CANCER –Part X
The Final Journey
When 57-year-old Cecil was diagnosed with an early stage of cancer of his right kidney, he immediately underwent a nephrectomy, followed by adjuvant therapy, and was cleared of cancer. He remained quite well for five years and then one day while going for his morning walk with his wife, he felt a little short of breath. A quick chest X-Ray showed a few metastatic nodules in the lung and during the next few months, more distant metastasis affecting many areas, including liver, spine and brain were detected, in spite of anticancer therapy. His back pain, shortness of breath and fatigue steadily increased needing a lot of pain medications and oxygen. He looked grey and emaciated. That was the time both the patient and the physician decided to consult hospice.
In the life of many cancer patients, a day comes when the patient realizes that the cancer has spread diffusely all over the body and there is no hope for curing or even controlling the disease anymore. The sad realization that the end game has started dawns on the doctor and the patient. This is also associated with an increase in the symptoms, pain being a dominant one. It becomes clear that meaningful survival is not possible and the patients become naturally depressed and anxious. At this stage, not only they need symptom relief but encouragement as well. It is important that the patients know they are not alone in their final journey. Recurring symptoms like pain, nausea, vomiting and fatigue are enough for the doctor to find means of making the patient’s life happy.
In the beginning, cancer specialists and surgeons found it difficult to accept failure when they were unable to cure a cancer patient. Often, pain-relieving drugs were denied to patients saying it would lead to addiction and further deterioration and suffering. It took a kind-hearted nurse-trained British physician, Dame Cecily Saunders, to start the movement in 1967 to restore sanity and sanctity to the end-of-life care for cancer patients. These end-stage cancer patients were treated as pariahs both in oncology wards and their homes! In response to this injustice Saunders invented ‘palliative medicine,’ the goal of which was to give comfort care for terminally ill patients and help them die painlessly and gracefully.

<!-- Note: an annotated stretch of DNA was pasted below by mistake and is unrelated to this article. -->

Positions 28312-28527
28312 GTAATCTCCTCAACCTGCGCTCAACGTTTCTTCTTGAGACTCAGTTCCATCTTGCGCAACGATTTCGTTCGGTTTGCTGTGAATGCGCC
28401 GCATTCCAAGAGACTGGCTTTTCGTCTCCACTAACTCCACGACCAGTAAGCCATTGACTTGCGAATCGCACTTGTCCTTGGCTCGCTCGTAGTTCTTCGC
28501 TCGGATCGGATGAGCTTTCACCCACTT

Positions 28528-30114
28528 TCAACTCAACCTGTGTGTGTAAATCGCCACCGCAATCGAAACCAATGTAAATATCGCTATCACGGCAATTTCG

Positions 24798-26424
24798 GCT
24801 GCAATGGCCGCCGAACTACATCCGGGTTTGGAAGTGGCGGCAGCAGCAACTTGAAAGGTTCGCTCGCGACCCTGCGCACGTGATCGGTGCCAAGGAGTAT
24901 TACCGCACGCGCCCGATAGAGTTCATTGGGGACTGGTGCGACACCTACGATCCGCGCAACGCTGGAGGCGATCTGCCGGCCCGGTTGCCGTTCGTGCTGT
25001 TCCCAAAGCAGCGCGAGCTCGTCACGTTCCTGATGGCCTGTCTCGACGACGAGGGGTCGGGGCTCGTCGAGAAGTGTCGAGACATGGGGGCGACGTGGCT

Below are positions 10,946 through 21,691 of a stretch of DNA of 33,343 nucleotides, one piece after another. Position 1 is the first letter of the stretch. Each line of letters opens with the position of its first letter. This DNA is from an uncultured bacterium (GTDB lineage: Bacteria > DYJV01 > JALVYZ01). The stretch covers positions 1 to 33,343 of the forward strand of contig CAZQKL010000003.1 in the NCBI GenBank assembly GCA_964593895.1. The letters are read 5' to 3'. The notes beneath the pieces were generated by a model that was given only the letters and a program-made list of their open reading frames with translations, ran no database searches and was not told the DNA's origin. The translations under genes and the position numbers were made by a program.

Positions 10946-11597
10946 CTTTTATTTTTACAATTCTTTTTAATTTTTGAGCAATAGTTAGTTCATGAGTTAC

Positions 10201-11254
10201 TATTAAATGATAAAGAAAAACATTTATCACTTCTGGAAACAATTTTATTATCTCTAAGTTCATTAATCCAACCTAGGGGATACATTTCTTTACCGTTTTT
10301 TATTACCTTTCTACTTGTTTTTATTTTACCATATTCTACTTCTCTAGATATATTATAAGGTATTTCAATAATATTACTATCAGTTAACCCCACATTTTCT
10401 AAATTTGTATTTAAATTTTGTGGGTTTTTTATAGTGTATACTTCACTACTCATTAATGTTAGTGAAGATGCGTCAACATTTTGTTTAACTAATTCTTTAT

‘Palliation’ simply means easing a terminally ill patient's pain and suffering and attending to their emotional and spiritual needs at the end of life. Dr. Saunders would physically remove these patients from the oncology wards and transfer them to a hospice center called St. Christopher Hospital in London. It would take another 10 years before hospice could cross the ocean and reach the U.S. In forming ‘hospice,’ Dr Saunders made an extraordinary contribution to alleviate unnecessary surgery and suffering for these patients. Now, hospice care is available in every county, provided by a team of healthcare professionals. Often, the care is given at home, which makes it easier for the patient and the family but is also available in hospitals, nursing homes and now special Hospice centers.
It took some more time before palliative care was established in India. Till then, end-stage patients suffered a lot of difficulties, often subjected to religious constraints and other influences. It took an anesthesiologist Dr. C. Rajagopal to establish palliative care in India called “Pallium” and now every state has palliative care centers. As he correctly points out, “Every difficult journey is made easier when there is someone to walk beside you.” How true! And his book, “Walk with the Weary,” has become wildly popular and is a lesson in humanity in health care. Another great read is Paul Kalanithy’s. book, “When breath becomes Air.” This is a touching memoir of a neurosurgeon’s valiant fight against advanced lung cancer and focuses precisely on the feelings of terminal cancer patients. And a third one is Atul Gawande’s “Being Mortal” that addresses end-of-life care and hospice care, and also contains Gawande's reflections and personal stories.
Palliative care is universally available and one day in the year is dedicated as “World Hospice and Palliative Care Day,” an annual unified day of action to celebrate and support hospice and palliative care around the world. Thanks to all these advances, a terminally ill patient can live out his final days in comfort and peace, while being attended by loving relatives and friends.
To be continued …
M.P. Ravindra Nathan, M.D., is a cardiologist and Emeritus Editor of AAPI Journal. For further reading, “Second Chance - A Sister’s Act of Love” by Dr. Nathan from Outskirts Press, can be found at www.amazon.com